On the issue of removal of immunity, Ihedioha said 225 federal constituencies voted to remove criminal immunity but retain only civil immunity for President, Vice President, Governors and Deputy Governors.
He added that 132 federal constituencies rejected this position with three abstentions.
“Once again we did our duty. If the Senate or the House of Representatives or State Houses of Assembly reject this clear decision of the people, so be it. It is again for Nigerians to hold those it elected accountable,” he added.
On state police, he said, “The Nigerian people were almost unanimous in rejecting the establishment of State Police in Nigeria.”
He said also that 307 federal constituencies voted ‘No’ to the question: ‘Should Section 214 (1) be amended to enable the establishment of State Police?’
“Only 53 federal constituencies supported this. To a further question, ‘Should Nigeria have one police organisation which shall be constituted in such manner as to give state Governors control over the Commissioner of Police in their respective states?’ the answer was a resounding ‘No’ by 237 federal constituencies, while 53 said ‘Yes’, with 70 abstentions.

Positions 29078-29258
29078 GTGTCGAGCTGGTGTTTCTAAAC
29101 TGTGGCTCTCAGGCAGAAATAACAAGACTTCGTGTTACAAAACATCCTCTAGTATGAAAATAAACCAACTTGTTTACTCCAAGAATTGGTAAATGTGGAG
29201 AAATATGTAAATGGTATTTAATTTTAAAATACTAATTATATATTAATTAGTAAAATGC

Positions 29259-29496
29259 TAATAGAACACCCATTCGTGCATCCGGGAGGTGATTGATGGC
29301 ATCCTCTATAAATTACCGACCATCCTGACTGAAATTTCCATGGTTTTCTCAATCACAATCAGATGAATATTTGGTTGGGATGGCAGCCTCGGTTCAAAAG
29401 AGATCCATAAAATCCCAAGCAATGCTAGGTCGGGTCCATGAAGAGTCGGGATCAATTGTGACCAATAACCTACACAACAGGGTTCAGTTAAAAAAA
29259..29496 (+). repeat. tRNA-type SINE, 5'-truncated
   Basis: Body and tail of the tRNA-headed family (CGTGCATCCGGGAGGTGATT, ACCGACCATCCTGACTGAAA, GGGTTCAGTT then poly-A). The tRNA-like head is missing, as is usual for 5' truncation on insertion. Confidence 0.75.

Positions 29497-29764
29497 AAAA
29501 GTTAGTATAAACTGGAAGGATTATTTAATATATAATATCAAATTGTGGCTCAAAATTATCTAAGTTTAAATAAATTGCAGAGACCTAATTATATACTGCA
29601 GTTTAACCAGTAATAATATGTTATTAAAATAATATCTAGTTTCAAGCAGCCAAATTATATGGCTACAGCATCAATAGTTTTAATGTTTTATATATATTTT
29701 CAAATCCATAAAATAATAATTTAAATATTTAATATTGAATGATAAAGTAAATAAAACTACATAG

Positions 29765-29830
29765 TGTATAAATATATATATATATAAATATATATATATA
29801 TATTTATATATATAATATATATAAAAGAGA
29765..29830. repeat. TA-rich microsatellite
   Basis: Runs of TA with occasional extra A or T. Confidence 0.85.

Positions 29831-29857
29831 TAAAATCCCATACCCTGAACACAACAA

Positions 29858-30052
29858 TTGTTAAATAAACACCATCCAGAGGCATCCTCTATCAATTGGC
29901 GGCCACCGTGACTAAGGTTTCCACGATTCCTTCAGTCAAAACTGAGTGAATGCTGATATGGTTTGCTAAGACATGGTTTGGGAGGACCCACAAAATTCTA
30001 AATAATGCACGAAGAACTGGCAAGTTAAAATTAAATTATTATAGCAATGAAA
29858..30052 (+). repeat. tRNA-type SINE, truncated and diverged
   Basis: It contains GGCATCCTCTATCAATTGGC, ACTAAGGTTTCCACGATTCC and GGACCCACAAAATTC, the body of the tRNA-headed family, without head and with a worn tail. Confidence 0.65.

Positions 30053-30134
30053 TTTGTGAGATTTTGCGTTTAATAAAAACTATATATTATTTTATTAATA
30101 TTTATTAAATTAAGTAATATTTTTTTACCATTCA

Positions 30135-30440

“Nigerians voted overwhelmingly to retain the current police structure and system as in the Constitution by 292 to 62 federal constituencies with 6 abstentions. As a result of this vote, the Committee did not recommend the establishment of State Police.”
On tenure of office, Ihedioha said 245 federal constituencies rejected the question of a single tenure for Chief Executives while 110 supported same with five abstentions.
A further question, ‘Should the (4 years) two term tenure provision for the office of the President or office of Governor be retained in the Constitution?’, Ihedioha said, elicited a positive response from 263 constituencies while only 95 voted ‘No’ with two abstentions.
“With this level of unanimity, it was not difficult for the Committee to adopt the current 4-year renewable tenure and to reject the single term proposal of either 5, 6 or 7 years. This is the clear position of Nigerians on this issue,” he stressed.